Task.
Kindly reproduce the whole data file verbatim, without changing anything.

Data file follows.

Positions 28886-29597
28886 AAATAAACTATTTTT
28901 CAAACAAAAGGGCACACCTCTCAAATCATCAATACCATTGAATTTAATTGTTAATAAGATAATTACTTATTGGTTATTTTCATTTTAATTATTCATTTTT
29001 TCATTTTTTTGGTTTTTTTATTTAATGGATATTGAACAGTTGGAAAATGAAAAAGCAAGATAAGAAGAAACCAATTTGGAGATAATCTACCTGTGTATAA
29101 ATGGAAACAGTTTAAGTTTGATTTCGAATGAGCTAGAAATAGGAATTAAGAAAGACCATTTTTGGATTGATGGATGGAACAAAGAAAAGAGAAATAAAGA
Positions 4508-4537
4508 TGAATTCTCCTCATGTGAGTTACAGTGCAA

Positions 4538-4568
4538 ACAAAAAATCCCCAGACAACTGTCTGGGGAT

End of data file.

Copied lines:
Positions 28886-29597
28886 AAATAAACTATTTTT
28901 CAAACAAAAGGGCACACCTCTCAAATCATCAATACCATTGAATTTAATTGTTAATAAGATAATTACTTATTGGTTATTTTCATTTTAATTATTCATTTTT
29001 TCATTTTTTTGGTTTTTTTATTTAATGGATATTGAACAGTTGGAAAATGAAAAAGCAAGATAAGAAGAAACCAATTTGGAGATAATCTACCTGTGTATAA
29101 ATGGAAACAGTTTAAGTTTGATTTCGAATGAGCTAGAAATAGGAATTAAGAAAGACCATTTTTGGATTGATGGATGGAACAAAGAAAAGAGAAATAAAGA
Positions 4508-4537
4508 TGAATTCTCCTCATGTGAGTTACAGTGCAA

Positions 4538-4568
4538 ACAAAAAATCCCCAGACAACTGTCTGGGGAT